Every day, we rely on encryption to keep ourselves safe and secure on the Internet. We rely on it even more as the COVID-19 pandemic has pushed work, school and even healthcare online. Yet more governments around the world are creating policies that weaken the use of strong encryption, making its future uncertain. However, what is certain is that any policy that would undermine strong encryption would have devastating consequences on the safety and privacy of billions worldwide. India’s revised Information Technology (Guidelines for Intermediaries and Digital Media Ethics Code), Rules, 2021 – or the new IT Rules 2021 it is popularly known as – released last month, is a prime example.
On the surface, these Guidelines seem to aim squarely at social media platforms and addressing the growing proliferation of fake news and problematic materials posted online. This includes a traceability requirement, or the ability to track down the originator of a particular piece of content or message.
The Ministry of Electronics and Information Technology (MeitY) has emphasized that encryption is not a target in these new IT Rules 2021. Yet here’s the problem, as cybersecurity experts have pointed out, both in India and abroad, tracing a content’s originator is technically problematic. It is simply not possible for companies to try to comply with the new guidelines without suppressing at least some features that are integral for strong encryption to work properly. The likely outcome will be for those platforms to stop offering end-to-end encrypted services altogether. With the traceability requirement, the government appears to be compelling popular online platforms to weak encryption without explicitly telling them to do so.
The consequences of implementing these requirements would be immediately felt in India. An increasing number of the platforms, applications, and services we use every day, from our banks, to our favorite shopping websites rely on encryption to protect our transactions and communications online. Over 500 million citizens use end-to-end encrypted messaging apps in India, each of whom may start to lose trust in the security of the platforms they use to communicate. This outcome would be a major setback to India’s digital transformation while having very little effect on the perpetrators that the guidelines wish to catch. Criminals could easily move to lesser-known platforms that are beyond the guidelines’ scope.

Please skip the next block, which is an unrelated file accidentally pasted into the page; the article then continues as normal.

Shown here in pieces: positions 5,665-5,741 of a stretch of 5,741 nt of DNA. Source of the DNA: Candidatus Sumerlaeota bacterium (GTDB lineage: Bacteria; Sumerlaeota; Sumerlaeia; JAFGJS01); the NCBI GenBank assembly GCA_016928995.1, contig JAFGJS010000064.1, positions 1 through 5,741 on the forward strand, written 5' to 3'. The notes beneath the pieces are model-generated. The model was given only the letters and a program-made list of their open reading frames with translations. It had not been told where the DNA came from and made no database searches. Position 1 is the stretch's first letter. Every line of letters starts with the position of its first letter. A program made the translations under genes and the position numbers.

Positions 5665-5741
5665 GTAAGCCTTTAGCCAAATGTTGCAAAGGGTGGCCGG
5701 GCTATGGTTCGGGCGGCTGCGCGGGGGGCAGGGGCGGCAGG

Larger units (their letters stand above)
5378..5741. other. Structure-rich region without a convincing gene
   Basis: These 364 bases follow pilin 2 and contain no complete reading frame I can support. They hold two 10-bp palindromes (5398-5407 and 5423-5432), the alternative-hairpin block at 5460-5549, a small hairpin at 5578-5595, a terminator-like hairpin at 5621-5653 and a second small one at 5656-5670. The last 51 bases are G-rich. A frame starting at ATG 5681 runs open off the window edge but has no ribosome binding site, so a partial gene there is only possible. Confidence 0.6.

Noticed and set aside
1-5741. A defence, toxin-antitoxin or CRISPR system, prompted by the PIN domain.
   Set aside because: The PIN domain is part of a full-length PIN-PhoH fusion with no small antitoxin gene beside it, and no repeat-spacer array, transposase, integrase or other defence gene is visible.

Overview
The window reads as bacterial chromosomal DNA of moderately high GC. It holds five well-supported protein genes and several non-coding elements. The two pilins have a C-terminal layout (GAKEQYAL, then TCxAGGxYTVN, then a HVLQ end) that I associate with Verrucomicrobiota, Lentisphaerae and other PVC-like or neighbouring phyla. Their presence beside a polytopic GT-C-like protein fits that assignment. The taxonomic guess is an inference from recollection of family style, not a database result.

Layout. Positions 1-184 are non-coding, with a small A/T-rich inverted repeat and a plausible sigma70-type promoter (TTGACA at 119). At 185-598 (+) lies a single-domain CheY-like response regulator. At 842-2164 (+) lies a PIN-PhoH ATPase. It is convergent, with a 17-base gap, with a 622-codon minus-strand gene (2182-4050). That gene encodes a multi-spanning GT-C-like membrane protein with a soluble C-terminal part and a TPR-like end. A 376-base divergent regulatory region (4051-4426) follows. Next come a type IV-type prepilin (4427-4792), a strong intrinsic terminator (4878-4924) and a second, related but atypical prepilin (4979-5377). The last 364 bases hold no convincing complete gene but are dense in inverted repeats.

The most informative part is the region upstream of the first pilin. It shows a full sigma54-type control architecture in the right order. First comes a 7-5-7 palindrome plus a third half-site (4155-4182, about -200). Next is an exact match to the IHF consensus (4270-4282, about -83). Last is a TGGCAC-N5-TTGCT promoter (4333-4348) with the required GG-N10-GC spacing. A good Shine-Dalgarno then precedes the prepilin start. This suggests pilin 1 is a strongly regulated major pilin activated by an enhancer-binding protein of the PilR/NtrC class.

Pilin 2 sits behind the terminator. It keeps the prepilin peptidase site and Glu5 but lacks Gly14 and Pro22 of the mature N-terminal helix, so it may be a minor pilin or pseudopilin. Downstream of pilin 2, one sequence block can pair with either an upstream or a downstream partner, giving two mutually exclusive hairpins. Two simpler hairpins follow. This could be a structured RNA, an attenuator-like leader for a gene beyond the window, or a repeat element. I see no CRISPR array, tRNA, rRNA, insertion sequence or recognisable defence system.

End-to-end encryption is the gold standard for keeping Internet users and systems secure. It helps prevent spies, terrorists, and hostile governments from accessing and exploiting confidential communications of government officials. It also helps keep them from penetrating critical infrastructure and private databases that could cause wide-scale, systemic disruptions to India’s economy.
As a Founding Member of the Global Encryption Coalition, the Internet Society calls on the broader community, including the private sector, to reject efforts to undermine encryption and pursue policies that enhance, strengthen and promote the use of strong encryption to protect people everywhere.
We are not alone in our concerns that these new guidelines would jeopardize the safety of the millions of citizens in India. In an open letter to the Ministry of Electronics and Information Technology, cryptographic and security experts warned that pursuing messaging traceability would undermine digital security. A 2020 report warned that “to comply with traceability requirements, platforms may be forced to enable access to the contents of their users’ communications, breaking end-to-end encryption and considerably weakening the security and privacy of their product.”
Endangering the online communications of citizens only scratches the surface of the consequences of weakening encryption. It would run counterproductive to efforts to keep people – including children – safe and secure online. As children of all ages are going go to school remotely, keeping their communications and activities secure online is paramount, and secure platforms offering end-to-end encryption are the most effective ways to do so.
Forcing businesses to make their products and services less secure could have a significant negative impact on India’s post-COVID recovery.
Many digital services are located in India; its IT and business process management (BPM) sectors are vibrant and play an important role in the economy, which is only expected to grow even more through 2025. But if any online service, application or company that becomes popular enough is forced to weaken their security – or not offer much of it at all, Indian companies will find it more difficult to compete in the global marketplace and consumer confidence in India’s tech products and services will wane.
As the government of India works out how it will implement the new rules, it must commit to economic progress and the security of millions of people across India by preserving uncompromised end-to-end encrypted services.
By Rajnesh Singh, Regional Vice President, Asia Pacific – Internet Society